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Vegetables take on a sultry, irresistible look when in the hands of our next two subjects and it’s easy to see why. Whether they’re expounding the virtues of clean, vegan eating or rethinking the way veggies are presented in meat-loving South Texas, Tim “the Girl” McDiarmid and Rebecca Marie “Rebel Mariposa” Lopez are slowly, but surely elevating local produce by the caseload.
While their backgrounds couldn’t be more different, the women are working together and separately to provide fibrous options for your next special event. We sat down with each to talk about their story, their food journey and how they’re highlighting South Texas produce.
For McDiarmid, the food saga began at an early age. The Canadian transplant grew up in what she called a winter wonderland. “We ate tons of vegetables from our garden. We had such a limited growing time. When I moved here, it was crazy that all year round there would be farmers markets with fresh produce, and no one was using it,” McDiarmid said.
Actually getting to San Antonio took her a while, much to our chagrin, as McDiarmid spent 18 years working the restaurant scene in New York, from catering to bartending (and even a stint as an interior decorator). When she finally relocated to San Antonio, McDiarmid, mother to an energetic pre-teen, was looking for a slightly slower pace than that of the Big Apple.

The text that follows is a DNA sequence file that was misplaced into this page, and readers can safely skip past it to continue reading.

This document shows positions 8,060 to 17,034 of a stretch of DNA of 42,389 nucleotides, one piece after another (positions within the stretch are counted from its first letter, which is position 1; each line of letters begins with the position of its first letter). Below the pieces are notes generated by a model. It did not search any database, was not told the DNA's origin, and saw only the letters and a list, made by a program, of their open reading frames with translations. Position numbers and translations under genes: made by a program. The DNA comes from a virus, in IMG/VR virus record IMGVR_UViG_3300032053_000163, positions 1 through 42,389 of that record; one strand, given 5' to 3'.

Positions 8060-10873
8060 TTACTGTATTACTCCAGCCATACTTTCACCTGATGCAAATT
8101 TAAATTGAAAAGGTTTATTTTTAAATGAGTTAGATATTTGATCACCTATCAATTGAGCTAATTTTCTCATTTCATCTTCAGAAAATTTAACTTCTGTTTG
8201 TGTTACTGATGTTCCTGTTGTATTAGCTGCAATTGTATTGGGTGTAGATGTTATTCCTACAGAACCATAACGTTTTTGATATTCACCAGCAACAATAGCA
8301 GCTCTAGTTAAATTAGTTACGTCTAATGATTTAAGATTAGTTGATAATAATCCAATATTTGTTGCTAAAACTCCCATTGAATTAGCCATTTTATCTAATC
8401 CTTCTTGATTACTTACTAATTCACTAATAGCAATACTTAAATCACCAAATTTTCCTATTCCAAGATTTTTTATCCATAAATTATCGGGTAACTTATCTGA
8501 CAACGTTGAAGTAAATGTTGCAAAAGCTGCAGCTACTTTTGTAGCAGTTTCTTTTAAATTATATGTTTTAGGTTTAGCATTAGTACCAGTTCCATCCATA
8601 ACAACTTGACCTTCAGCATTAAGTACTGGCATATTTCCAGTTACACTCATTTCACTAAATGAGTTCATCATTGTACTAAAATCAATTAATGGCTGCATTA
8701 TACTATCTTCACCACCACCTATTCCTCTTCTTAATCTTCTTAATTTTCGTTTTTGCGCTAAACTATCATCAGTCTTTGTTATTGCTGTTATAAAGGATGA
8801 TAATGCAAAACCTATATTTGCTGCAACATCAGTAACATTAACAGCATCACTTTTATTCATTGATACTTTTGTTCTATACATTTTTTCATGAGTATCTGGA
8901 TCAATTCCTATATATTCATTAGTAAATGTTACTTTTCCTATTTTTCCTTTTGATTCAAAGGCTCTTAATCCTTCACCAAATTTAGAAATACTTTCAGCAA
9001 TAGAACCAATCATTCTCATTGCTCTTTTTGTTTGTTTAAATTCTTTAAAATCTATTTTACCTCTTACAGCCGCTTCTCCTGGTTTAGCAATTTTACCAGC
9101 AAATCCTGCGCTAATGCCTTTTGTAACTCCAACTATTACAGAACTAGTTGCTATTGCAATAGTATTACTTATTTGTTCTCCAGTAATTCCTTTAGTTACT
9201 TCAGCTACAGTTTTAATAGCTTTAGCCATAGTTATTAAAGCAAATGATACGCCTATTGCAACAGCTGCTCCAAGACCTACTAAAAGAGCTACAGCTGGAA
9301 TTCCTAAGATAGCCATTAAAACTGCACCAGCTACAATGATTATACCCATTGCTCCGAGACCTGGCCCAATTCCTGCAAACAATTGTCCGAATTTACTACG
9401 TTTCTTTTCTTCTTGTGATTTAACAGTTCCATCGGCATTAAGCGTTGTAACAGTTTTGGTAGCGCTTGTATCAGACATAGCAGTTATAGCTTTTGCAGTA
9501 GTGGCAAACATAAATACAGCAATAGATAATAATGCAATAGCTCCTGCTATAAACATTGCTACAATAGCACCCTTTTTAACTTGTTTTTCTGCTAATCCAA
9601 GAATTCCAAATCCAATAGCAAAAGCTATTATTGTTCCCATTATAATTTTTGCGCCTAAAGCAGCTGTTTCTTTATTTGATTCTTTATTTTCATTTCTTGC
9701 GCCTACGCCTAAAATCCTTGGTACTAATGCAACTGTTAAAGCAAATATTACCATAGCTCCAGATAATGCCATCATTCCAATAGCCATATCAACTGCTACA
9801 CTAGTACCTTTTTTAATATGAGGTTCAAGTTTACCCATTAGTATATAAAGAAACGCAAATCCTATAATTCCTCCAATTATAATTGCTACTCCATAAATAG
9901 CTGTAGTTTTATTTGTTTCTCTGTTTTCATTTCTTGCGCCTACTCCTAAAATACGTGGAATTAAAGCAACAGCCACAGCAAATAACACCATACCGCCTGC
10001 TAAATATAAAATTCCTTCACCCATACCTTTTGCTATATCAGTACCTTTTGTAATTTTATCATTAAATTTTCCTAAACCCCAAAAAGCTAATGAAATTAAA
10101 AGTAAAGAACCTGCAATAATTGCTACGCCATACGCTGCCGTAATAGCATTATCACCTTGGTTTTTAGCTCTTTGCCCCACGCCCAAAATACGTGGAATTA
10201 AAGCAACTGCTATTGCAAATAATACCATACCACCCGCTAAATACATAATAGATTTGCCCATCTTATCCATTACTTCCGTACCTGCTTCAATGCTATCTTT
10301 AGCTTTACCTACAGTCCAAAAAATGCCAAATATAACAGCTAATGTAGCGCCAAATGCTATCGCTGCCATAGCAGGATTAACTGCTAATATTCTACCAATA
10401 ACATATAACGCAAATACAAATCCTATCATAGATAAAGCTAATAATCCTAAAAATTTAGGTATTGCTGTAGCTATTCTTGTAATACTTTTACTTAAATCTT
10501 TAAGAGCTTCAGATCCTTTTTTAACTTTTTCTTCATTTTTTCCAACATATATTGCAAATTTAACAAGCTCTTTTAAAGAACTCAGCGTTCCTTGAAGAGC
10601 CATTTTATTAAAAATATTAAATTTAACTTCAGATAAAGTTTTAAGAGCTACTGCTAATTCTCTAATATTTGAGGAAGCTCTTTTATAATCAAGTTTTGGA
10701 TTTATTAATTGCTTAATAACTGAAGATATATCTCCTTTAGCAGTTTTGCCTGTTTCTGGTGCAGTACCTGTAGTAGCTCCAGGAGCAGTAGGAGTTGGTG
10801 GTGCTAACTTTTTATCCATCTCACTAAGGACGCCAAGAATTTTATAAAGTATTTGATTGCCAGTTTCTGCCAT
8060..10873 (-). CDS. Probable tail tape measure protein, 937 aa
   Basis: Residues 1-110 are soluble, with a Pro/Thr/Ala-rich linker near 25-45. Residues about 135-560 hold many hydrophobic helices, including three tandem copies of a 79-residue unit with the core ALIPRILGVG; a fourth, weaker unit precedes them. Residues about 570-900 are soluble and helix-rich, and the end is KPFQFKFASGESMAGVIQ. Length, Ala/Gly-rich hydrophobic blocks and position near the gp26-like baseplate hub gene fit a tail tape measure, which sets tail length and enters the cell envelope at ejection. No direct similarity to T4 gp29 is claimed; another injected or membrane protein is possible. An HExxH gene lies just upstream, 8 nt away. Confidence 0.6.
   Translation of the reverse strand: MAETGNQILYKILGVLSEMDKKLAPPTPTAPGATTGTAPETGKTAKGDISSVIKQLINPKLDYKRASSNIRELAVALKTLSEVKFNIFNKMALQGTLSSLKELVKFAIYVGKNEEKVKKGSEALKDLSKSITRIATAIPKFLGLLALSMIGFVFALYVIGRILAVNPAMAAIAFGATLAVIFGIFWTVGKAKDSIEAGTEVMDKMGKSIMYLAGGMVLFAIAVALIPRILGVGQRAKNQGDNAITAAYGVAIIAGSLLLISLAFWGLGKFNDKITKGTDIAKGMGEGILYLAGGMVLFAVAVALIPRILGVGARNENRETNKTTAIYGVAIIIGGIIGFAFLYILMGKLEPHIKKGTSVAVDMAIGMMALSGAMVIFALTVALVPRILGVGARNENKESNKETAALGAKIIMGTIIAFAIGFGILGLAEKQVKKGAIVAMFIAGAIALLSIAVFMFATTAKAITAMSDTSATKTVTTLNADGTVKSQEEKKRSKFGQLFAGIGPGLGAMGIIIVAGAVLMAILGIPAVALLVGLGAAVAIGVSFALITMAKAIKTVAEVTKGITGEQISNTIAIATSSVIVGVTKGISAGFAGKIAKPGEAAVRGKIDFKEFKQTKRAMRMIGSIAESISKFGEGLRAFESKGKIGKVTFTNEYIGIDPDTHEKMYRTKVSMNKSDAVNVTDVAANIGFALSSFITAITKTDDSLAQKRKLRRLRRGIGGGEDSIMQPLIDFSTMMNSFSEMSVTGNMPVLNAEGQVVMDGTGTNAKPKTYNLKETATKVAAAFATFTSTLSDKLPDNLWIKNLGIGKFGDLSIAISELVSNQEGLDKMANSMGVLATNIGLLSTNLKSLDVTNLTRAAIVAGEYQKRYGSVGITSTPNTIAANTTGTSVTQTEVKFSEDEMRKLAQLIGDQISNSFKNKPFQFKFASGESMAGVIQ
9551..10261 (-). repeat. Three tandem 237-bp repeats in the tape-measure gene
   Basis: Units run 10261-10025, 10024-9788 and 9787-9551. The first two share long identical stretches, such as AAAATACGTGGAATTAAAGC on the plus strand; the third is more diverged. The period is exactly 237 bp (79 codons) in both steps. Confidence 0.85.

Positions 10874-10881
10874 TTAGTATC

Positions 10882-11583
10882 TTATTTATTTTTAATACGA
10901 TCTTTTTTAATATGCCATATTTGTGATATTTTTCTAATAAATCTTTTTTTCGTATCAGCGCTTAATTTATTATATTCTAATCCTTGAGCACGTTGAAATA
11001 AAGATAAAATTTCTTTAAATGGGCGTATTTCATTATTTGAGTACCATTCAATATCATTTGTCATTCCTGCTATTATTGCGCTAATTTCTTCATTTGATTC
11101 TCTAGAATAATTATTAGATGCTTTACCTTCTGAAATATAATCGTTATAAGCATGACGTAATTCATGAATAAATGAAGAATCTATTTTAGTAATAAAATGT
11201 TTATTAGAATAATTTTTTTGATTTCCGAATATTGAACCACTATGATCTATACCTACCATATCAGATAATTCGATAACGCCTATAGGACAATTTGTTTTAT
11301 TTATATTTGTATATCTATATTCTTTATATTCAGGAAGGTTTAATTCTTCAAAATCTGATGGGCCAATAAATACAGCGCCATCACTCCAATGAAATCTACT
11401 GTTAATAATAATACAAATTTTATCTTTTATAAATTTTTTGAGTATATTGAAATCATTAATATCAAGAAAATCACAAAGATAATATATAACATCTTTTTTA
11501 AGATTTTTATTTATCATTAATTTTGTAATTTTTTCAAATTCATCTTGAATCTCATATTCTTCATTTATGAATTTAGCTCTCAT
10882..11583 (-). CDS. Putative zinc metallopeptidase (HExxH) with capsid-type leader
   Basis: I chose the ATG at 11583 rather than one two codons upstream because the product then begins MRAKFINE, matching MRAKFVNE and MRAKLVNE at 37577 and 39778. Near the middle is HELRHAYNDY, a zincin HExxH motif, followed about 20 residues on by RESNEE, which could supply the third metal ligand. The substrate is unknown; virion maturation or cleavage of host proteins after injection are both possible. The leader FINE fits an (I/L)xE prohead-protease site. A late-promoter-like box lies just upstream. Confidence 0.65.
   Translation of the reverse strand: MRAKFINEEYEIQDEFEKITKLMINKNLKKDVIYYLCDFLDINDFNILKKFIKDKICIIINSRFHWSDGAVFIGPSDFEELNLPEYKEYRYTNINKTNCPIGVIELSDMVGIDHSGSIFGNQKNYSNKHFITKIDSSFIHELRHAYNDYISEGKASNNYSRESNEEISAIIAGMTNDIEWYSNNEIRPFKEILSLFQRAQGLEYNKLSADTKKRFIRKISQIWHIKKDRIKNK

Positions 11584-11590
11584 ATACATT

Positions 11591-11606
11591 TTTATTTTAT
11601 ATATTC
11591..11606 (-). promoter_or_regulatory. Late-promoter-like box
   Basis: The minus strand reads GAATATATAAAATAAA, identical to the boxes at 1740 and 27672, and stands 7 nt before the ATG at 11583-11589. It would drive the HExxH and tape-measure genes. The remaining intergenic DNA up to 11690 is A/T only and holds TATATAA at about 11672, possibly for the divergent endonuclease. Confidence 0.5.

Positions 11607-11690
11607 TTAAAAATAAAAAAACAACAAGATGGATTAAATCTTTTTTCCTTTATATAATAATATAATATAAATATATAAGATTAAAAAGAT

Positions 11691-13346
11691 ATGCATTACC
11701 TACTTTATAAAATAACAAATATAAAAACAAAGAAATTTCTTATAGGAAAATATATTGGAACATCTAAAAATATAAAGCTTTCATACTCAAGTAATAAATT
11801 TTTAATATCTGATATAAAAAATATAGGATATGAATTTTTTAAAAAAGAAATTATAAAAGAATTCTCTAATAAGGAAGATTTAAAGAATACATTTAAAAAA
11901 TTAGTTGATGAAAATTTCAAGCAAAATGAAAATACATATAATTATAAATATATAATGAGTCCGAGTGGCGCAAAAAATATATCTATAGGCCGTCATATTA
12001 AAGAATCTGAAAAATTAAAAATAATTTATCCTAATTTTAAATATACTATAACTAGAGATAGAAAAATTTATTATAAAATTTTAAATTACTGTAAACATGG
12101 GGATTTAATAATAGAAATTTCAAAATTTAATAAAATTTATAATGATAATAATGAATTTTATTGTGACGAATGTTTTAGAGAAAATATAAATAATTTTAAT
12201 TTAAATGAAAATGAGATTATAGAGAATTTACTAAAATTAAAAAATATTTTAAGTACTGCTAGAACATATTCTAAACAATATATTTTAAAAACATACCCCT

She took a year to figure out her groove in SA and work on her vision.
“A lot if it was, as they say, necessity as the mother of invention,” McDiarmid said. “In doing that, I struggled, because I didn’t have the luxury to sit back … I had to make money.”
This led to the creation of Tim the Girl, McDiarmid’s multi-faceted company that envelops catering, event planning, weekly meal delivery, cooking classes and consulting. Her work became ubiquitous with bright, family-style affairs.
“My whole philosophy is like, you don’t have to be vegetarian, but I believe meals should be vegetable-driven. Vegetables should be the highlight,” McDiarmid said. She’s not one to shy away from much, and this includes animal proteins, but her biggest hits have steered toward produce, which is featured prominently and deliciously on all her menus.
“A lot of time is spent figuring out, without ruining, a vegetable. Covering a vegetable in cheese or pork is cheating, and it’s not responsible,” McDiarmid said of her process. As Tim the Girl has grown, so have her other ventures. She’s helped design menus for Uncommon Fare, a modern-day grocery store located on the ground level of the Cevallos Lofts, as well as the food menu for Rosella Coffee Co. (yes, this means she’s the one responsible for your avocado toast obsession).